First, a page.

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I am watching an annotated chess game, and the narration goes like this:

The game I am about to show you was played in the last round of an open tournament in Bad Weise, Germany. My score was 6 and 2 going.

What does the last sentence mean?

migrated from english.stackexchange.com Oct 13 '15 at 10:33

This question came from our site for linguists, etymologists, and serious English language enthusiasts.

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    Just a comment to say that I don't think this should have been migrated. As a native (British) English speaker, it's not at all clear what is meant. However, I have an idea that it's to do with North American sport and game scoring terminology (wins and losses), not specifically chess-related. I think that EL&U is the correct place for the question. – JHCL Oct 13 '15 at 10:40
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    I would interpret the sentence as "my score was 6 (out of ??) with 2 games remaining". I'm neither a native English speaker, nor a professional tournament player, though. This is just a hunch. If you could post a link to the annotations of the game (if there is one), maybe it would be possible to deduce something concrete from the whole context. – Zvonimir Oct 13 '15 at 11:23
  • I'm not sure, but it could be a tournament with "adjourned games". So, "6" is his score for the finished games and "2" is the number of adjourned games. – Maxwell86 Oct 13 '15 at 11:38
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    That sentence is nonsense. – Pete Becker Oct 13 '15 at 13:21
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"6 and 2 going" is not idiomatic English or chess-speak.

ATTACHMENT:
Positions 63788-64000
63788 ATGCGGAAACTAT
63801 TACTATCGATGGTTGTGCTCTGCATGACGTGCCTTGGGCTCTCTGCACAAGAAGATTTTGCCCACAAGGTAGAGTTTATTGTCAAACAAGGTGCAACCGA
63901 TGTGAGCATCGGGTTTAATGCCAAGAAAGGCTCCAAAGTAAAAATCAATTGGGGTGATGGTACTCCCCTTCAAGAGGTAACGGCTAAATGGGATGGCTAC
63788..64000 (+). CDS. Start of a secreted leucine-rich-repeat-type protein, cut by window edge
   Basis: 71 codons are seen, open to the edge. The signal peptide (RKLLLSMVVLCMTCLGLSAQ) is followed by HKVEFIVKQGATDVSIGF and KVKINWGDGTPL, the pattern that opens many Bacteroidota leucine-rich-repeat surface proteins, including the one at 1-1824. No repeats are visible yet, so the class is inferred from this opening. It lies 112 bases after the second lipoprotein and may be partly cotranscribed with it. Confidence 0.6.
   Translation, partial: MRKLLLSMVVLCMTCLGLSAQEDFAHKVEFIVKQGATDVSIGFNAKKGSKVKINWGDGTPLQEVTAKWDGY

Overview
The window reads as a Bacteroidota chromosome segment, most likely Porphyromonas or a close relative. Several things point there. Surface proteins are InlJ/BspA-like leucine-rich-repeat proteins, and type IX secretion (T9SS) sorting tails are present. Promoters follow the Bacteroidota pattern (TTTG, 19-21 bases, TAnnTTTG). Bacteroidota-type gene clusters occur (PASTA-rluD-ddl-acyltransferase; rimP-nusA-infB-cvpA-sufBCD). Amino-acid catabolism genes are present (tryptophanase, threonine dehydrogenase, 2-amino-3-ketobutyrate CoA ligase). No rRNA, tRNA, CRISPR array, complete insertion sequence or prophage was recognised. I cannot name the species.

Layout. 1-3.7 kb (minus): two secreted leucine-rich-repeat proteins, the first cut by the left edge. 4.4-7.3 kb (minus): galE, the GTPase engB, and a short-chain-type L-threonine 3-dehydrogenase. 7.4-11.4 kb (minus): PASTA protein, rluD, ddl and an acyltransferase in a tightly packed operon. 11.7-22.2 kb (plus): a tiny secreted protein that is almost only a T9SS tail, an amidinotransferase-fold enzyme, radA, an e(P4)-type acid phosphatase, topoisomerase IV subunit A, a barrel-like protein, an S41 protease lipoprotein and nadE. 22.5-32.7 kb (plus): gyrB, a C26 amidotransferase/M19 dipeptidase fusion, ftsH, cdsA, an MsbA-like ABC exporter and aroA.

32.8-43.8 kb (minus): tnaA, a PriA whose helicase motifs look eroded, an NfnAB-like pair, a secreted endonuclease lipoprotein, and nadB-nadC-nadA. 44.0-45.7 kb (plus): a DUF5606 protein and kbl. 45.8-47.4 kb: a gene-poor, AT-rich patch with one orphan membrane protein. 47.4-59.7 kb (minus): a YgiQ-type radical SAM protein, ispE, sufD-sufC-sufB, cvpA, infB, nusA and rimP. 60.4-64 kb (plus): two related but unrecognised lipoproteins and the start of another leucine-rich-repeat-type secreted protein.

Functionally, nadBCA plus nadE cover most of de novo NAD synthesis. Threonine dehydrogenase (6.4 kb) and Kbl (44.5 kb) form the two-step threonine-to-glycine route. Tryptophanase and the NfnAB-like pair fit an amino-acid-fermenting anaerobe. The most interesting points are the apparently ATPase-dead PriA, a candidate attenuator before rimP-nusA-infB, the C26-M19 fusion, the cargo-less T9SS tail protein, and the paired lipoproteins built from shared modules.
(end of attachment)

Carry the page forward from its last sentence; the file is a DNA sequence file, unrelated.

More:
My first assumption is that there are words missing and the speaker actually said or meant "My score was 6 and 2 going into this round." This means that s/he earned 6 points out of the possible 8 in the previous 8 rounds (you get 1 point for a win, 1/2 point for a draw, and 0 points for a loss) before the game being annotated.

  • So "six and two" would be idiomatic? – BlindKungFuMaster Oct 13 '15 at 12:27
  • Well the narrator was Josh Waitzkin and there were also subtitles. He definitely said (and the subtitles read): 6 and 2 going. – Armen Tsirunyan Oct 13 '15 at 13:02
  • @BlindKingFuMaster Yes, totally. – dfan Oct 13 '15 at 13:26
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Bad Wiessee hosts a strong chess tournament every year. It generally has nine rounds. So although I'm not familiar with this exact expression, it is pretty clear that the speaker means that he scored 6 points out of 8 rounds before the final (and ninth) round. I have seen this kind of score being written as 6:2, possibly "six and two going" is the correct way to read this.

Edit: To clarify, the "2" is the number of points missing from a perfect score, not the number of games still to be played. In other sports it might be the number of losses. In chess it can also contain draws i.e. half points.

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